California’s governor has signed into law a series of bills that give the state the power to strip the badges of officers who commit misconduct, raise the minimum age of officers and take other steps to change policing following nationwide calls for reform.
The bills signed Thursday also limit when police can use things like rubber bullets and beanbag rounds at protests. They bar restraints that can cause someone to asphyxiate and require officers to immediately report excessive force by others.
Gov. Gavin Newsom, a Democrat, said some of the measures were long overdue. He said 46 other states already had the authority to decertify police officers for misconduct.
State Sen. Steven Bradford, a Democrat who authored the bill, said it aims to end “the wash, rinse and repeat cycle of police misconduct,” in which officers can quit one department before they are fired and get re-hired elsewhere.
“This bill is not just about holding bad officers accountable for their misconduct,” Bradford said. “It’s also about rebuilding trust between our communities and law enforcement.”
The law allowing decertification comes 18 years after legislators stripped the power from a state police standards commission. That left it up to local agencies to decide whether officers should be fired.
The bills were signed more than a year after George Floyd was killed by a Minneapolis police officer who knelt on his neck and was later convicted of murder. The death of Floyd, who was Black, by Derek Chauvin sparked outrage and calls for changes to policing across the country.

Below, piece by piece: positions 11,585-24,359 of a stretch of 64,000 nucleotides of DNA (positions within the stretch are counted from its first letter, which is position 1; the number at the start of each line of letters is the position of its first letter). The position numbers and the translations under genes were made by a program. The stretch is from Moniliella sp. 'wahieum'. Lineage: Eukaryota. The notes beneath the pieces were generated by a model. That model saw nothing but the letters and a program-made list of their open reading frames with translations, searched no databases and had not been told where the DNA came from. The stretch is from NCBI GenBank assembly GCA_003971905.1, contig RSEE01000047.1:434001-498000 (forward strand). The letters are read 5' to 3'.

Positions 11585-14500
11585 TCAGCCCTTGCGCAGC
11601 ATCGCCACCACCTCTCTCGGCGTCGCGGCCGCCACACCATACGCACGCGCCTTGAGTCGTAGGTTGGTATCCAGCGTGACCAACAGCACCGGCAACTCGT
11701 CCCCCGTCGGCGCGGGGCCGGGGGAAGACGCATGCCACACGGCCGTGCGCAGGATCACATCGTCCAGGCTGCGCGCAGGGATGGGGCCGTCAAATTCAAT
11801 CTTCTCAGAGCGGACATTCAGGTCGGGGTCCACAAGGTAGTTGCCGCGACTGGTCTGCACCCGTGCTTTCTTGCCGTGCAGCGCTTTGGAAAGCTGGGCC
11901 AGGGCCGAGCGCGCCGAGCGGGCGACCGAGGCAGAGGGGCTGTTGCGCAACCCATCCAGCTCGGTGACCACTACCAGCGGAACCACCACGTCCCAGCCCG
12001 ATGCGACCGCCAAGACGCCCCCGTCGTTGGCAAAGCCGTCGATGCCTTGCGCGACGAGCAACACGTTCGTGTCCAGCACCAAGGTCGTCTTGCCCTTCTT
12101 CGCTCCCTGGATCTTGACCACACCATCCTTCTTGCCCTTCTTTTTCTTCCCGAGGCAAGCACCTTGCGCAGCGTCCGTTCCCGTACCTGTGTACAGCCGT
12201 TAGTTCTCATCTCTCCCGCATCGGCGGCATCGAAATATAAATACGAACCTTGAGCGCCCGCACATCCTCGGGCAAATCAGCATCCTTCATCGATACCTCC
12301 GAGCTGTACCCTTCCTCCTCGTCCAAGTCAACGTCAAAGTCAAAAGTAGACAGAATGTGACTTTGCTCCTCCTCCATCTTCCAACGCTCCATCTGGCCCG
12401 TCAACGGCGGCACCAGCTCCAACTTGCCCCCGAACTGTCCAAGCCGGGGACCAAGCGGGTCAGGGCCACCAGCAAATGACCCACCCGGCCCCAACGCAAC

Police departments in California will also be banned from authorizing techniques or transportation methods that have a risk of “positional asphyxia” — which is what experts said happened to Floyd but also can occur when people are restrained and left on the ground.
Also among the bills signed Thursday is one that raises the minimum age of officers from 18 to 21 and adds education requirements. Assemblyman Reggie Jones-Sawyer said data have shown that more mature, educated officers are less likely to use excessive force.
Another is aimed at increasing transparency of records dealing with police misconduct.
The governor and legislators were joined at Thursday’s bill signing by parents of people who died after police encounters.
Among them was the family of Angelo Quinto, who was having a mental health crisis in December and died after police in Antioch restrained him. His family said police knelt on his neck, which police have denied. The family has sued.
“Even the last four minutes of the restraint, he was unresponsive, and they didn’t address that at all …,” said his sister, Bella. “It was just absolutely excessive and unnecessary.”
Phil Helsel is a reporter for NBC News.
The Associated Press